October 16, 2012 § Leave a comment
Whether it was listening to albums in my dad’s truck, or dancing to all kinds of stuff in the studio growing up, music has always been a giant part of my life. My parents made a point of having it on in the house way more often than the TV (one of the reasons why I’m still catching up on television/movie references from the last 20 years…) and it always served as an escape from whatever else was happening around me. As a 12-year-old, I remember asking my dad if I could borrow his Elvis Costello CD and listening to ‘Pump it Up’ over and over and over and over. Sorry mom and dad! That probably got annoying…
In high school and college I’d spend hours hidden away in my room picking out music to choreograph pieces to for my dance companies. I distinctly remember the day I first heard ‘Rock Your Soul’ by Elisa and discovered that music was something that could intoxicate both your mind and body.
As a high school senior, I fulfilled every cliché about music-loving gals and fell for a skinny-jean wearing drummer. My friends protested saying, “But Kristen! His pants are tighter than yours!,” but I loved that V-neck rocking man and with him, I went on to experience groups that I’d overlooked before. We spent our first two years of college, driving around hiding from roommates, listening to Animal Collective, Christian Scott, Jose Gonzalez, Arcade Fire, Sufjan Stevens and a whole host of artists that I can’t live without today. The relationship didn’t last, but my lingering love of drummers certainly did. Who needs a front man when the drummer always has way less of an ego?!
When my dancing days slowed a bit and I started focusing more on running, music became the only thing that could keep me going on long runs up and down those darn Austin hills. Most of my workout playlists are at least half Beyonce/Rihanna, but higher-quality artists make the cut every now and then.
As the youngin’ of my group, I accompanied my other non-21-year-old friend Charlie to tons of shows our junior year. Kid Sister was probably the best and most eye-opening performance we saw all year, but those experiences definitely instilled an appreciation for live-music and solidified my addiction to this city.
And then, AND THEN, I went to Sasquatch with my best friend from Friendswood, Joe. We camped for a week, got really smelly, and listened to some of the most talented performers I have ever heard. When we got back, I wrote a little piece about it here and then something life changing happened. I met the guy behind a small music website and he asked me to start writing for them. This was all fun and games, an album review once a week or so, until he asked me if I wanted to go to ACL for the team with a cameraman, interview bands and cover the festival. I replied with a resounding yes, realizing that this year’s festival was going to be a completely different experience.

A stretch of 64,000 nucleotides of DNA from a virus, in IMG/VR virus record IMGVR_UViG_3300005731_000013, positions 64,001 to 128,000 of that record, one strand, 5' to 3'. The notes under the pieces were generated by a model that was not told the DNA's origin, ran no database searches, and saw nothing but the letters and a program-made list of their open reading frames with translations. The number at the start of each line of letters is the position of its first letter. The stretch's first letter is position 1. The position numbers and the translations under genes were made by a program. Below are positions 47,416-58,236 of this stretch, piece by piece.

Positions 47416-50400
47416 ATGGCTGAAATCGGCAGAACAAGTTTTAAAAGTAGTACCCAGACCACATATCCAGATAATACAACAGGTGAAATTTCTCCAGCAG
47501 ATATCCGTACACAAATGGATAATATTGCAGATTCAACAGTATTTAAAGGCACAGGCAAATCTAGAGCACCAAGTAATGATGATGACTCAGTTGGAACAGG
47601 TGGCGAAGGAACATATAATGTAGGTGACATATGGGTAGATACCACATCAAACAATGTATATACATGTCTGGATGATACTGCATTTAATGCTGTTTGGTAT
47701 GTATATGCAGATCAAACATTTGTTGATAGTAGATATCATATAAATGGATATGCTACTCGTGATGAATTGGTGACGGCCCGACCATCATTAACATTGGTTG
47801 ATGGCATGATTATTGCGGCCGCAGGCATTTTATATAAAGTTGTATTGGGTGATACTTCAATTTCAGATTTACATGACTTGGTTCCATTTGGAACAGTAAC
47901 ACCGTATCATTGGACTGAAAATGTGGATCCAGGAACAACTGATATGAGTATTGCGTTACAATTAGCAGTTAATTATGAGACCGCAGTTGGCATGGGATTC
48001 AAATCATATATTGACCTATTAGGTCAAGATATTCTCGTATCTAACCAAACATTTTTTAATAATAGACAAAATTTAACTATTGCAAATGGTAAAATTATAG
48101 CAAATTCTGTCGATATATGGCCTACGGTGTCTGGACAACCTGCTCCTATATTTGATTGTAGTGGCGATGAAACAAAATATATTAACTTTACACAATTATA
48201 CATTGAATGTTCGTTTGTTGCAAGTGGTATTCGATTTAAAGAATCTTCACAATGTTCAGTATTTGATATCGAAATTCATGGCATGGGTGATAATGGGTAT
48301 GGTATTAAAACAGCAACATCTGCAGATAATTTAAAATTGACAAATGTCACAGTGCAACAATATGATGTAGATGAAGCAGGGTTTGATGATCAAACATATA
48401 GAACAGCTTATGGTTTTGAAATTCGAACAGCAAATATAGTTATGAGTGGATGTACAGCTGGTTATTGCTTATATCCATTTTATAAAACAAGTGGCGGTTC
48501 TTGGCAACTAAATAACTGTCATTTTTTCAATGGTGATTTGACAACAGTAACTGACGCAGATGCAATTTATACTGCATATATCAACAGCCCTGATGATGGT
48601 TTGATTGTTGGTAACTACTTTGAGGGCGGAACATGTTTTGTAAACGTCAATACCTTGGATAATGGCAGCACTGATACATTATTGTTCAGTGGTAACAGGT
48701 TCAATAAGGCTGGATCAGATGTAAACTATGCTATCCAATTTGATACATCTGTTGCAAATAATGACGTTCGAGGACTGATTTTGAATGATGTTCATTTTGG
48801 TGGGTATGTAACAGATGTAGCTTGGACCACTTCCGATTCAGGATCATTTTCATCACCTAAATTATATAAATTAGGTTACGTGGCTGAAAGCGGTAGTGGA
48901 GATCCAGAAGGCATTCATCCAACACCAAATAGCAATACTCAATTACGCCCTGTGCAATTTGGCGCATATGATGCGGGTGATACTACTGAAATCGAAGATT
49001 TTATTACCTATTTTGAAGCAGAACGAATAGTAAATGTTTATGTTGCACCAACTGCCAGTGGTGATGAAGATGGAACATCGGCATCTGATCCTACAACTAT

I spent most of last week after work researching the bands and prepping my questions, but I also spent a ridiculous amount of brain power worrying about what I would wear. For those of you who know me (all of you), you are well aware of the fact that clothes are just not my thing. Once it was no longer acceptable to wear pink every day, I kind of fell into my current state of wearing exactly what Ann Taylor Loft tells me to.
Unfortunately, in no way shape or form does Loft make “hipster” or “music writer” clothes so I panicked until Friday when I realized that, “hey, I’m a music writer myself…and I can wear whatever the heck I want.” So, happiest in sandals (preferably bare feet, but that’s not socially acceptable or ideal for walking three miles), blue jean shorts and a tank top, I showed up for my first interview feeling like myself. Which was the only thing I should have cared about to begin with.
One of my other big fears for the weekend was actually communicating with the bands and not coming across as a total newb. Once it dawned on me that the musicians were just nice dudes with humble beginnings, I was able to humanize them and my nerves went away. If anything, they were just super exhausted from touring and probably hadn’t taken a real shower in days. This will also probably come as a huge surprise to you (not), but I’m no expert in being cool and I never have been. I’m a little awkward, I drop too many y’alls on accident and I am far too peppy all of the time. But that’s me. They seemed to like my over-politeness and one of them even talked to me for a long time after his interview and ran his palm across my cheek before he had to leave. Yeah, yeah, that sounds a little weird, but trust me, he had a beard and was wearing plaid. It was magical.
All in all, the weekend was a huge learning opportunity and brought music into my heart in a way that surpassed anything I thought possible. The experience went beyond learning how to interview bands and honing my music writing skills. It was a lesson in understanding that who I am is the only version of myself that I should embrace.